Last year around this time, I wrote an article where I said that Star Wars was becoming an oversaturated franchise thanks to Disney milking the franchise for all of the green milk that it’s worth. I talked about how Disney was content with making more sequels and promising directors like Rian Johnson entire trilogies without ever specifying what would those trilogies even be about. Disney was rushing ahead as fast as they could to make Star Wars even more popular than ever before, but in doing so made some pretty glaring mistakes. Battlefront 2 was universally reviled for the implementation of loot boxes. Solo: A Star Wars Story disappointed at the box office and generally inspired apathy from fans, and that’s not even mentioning how Disney or anyone barely lifted a finger at the sheer toxicity that was spewing from the “fans”, giving the brand disastrously bad PR. None of that mattered because Disney was making an ungodly amount of money.
Yet something strange happened when I sat down to watch the trailer for Star Wars: The Rise of Skywalker. I sat down, interested in seeing what would be the conclusion to the sequel trilogy, and walked away feeling nothing. No hype, no disappointment, just nothing. When I finished watching that trailer for Dora and the Lost City of Gold I felt something. It wasn’t any positive emotions, but I felt something. This time… there wasn’t anything to feel. And a truth hit me that I knew was coming, but I didn’t want to admit it.
Star Wars just isn’t special to me anymore. It’s no different from any other blockbuster franchise now.
When I was growing up, seeing a Star Wars movie was an event. As a child of the 90’s, I grew up hearing about how the original trilogy were classics and essential viewings for anyone even remotely interested in film. Even when they were releasing, the prequel trilogy had a certain air of grandioseness to it. Sure, we can look back and say that the movies weren’t all that great, but you would be lying to yourself if you weren’t excited to see any of the prequel movies solely because they were Star Wars movies after years of nothing. Now Star Wars was always around in some capacity, whether it was in video games, books, or cartoons, but the movies felt like a landmark. This was a saga where each entry had weight and importance to it.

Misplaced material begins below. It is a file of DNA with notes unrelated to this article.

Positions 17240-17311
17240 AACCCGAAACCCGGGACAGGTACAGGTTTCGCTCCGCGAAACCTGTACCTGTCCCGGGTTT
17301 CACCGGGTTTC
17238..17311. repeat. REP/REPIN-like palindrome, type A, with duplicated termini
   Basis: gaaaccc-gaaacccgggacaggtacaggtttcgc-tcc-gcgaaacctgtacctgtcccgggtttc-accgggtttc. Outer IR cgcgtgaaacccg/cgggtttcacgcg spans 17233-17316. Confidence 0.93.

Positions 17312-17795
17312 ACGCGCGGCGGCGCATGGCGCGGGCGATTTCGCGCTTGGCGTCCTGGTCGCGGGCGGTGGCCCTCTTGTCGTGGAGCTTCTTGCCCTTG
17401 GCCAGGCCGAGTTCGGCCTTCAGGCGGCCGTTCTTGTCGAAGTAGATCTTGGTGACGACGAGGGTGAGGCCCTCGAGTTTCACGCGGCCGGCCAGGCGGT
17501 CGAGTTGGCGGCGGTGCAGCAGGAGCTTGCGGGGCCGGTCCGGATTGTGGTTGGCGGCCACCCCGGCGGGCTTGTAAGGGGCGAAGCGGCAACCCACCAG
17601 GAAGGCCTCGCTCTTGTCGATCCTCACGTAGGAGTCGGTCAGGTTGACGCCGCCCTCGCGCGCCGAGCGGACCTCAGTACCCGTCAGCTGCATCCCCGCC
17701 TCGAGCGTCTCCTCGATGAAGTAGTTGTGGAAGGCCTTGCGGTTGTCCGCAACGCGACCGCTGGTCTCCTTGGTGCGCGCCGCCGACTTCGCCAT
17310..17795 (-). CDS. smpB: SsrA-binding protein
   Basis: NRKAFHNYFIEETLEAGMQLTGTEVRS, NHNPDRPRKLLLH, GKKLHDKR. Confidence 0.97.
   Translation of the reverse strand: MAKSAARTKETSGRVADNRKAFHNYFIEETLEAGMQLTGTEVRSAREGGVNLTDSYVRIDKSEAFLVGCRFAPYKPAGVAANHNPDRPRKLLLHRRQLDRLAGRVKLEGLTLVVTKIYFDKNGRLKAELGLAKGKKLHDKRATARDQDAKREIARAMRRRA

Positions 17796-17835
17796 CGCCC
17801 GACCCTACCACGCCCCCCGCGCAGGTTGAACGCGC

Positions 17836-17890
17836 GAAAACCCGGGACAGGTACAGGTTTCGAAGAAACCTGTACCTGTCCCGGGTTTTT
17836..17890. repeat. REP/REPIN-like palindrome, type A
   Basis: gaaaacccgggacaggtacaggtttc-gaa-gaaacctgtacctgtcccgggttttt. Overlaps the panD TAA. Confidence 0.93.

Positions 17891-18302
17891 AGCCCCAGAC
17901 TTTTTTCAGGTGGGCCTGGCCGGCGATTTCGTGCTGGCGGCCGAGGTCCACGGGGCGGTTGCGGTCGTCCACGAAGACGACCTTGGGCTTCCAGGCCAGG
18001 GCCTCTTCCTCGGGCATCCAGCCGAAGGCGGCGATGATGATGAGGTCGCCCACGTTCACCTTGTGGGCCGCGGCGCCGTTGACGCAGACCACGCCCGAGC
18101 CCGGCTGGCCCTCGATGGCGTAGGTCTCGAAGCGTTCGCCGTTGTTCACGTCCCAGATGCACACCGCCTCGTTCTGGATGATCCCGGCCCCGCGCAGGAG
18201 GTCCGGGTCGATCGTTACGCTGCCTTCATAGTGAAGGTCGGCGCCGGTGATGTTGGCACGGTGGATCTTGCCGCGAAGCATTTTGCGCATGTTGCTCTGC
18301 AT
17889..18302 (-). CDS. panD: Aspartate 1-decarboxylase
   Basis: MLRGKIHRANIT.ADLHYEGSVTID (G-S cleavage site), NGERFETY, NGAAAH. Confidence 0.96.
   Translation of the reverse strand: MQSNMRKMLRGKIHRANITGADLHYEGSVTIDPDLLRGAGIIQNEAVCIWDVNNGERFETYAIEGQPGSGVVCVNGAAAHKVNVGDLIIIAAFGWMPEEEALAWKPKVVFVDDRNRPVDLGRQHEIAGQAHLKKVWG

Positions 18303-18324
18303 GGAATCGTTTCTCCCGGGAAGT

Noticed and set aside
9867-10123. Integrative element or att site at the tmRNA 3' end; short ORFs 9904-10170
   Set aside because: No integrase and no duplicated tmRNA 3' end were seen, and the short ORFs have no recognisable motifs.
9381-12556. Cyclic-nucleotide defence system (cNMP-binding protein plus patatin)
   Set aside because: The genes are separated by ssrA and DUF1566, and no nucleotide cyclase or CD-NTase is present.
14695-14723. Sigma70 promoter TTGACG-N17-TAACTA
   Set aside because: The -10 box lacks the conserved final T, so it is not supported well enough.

Fast forward to 2019 where in the span of four years there has been a Star Wars movie released to the public every year. The quality of the more recent entries is honestly irrelevant because not only am I not opening up another The Last Jedi debate because I value my life, but the overall quality truly doesn’t matter. Simply by association with the franchise, each film held weight and importance. Solo might have been a merely okay movie, but that took a back seat to the idea that you were seeing a Star Wars movie dedicated solely to Hans Solo, the baddest of badasses.
But that’s just the thing though. Star Wars’ biggest strength is its own reputation. Not just from the history of the franchise, but because even today its setting still stands out as being unique in pop culture. When I’m able to feel the space wizardry and be whisked to a galaxy far, far away, then I’m satisfied. But when I saw Rise of Skywalker’s trailer, this was the first time I felt that this was a Star Wars movie made by committee. The individual magic from earlier entries and even the spinoffs was gone. Say what you will about Solo, but at least it had a unique identity to it that made it stand out from the rest of the movies and felt like it had a place in the canon, as forced as it was. The Rise of Skywalker, based solely on its first trailer, feels like Disney made the most commercially safe movie to protect its precious IP.
To me, this is Disney and Kathleen Kennedy doing damage control on a franchise that saw a rough 2018. The brand became more associated with bile and rage than ever before, so all of the creative risks taken in The Last Jedi have been dialed back with safer elements introduced, or reintroduced, to calm the masses. Were you disappointed that Snoke was worthless and offered no impact on the story in any capacity? Well here’s a brief teaser of Emperor Palpatine laughing to let you know we brought back a classic villain! Now I am aware that this is all coming from a single, two-minute trailer reveal, but think about the previous first trailers for all of the recent entries. The first trailer for The Force Awakens inspired me. Rouge One’s trailer filled me with dread due to its omnipresent siren. The Last Jedi had me excited from the thought of seeing Luke again. Here, it comes across more like Disney is checking off boxes to make sure the “fans” who frequently harassed stars on social media don’t do that again.
So if Disney is being incredibly protective of its brand and making sure that no harm comes to it and is taking the franchise in the safest possible direction, then why don’t I feel this way about the MCU? The MCU took risks in 2018 with Infinity War and the revelation of Disney+’s MCU content makes it pretty clear that most of the ramifications from Infinity War are going to be undone and rendered null and void. Disney does not want any harm to come to the MCU, so they’re protecting it just as fiercely as Star Wars. But the truth of the matter is that the MCU just feels more special than Star Wars now.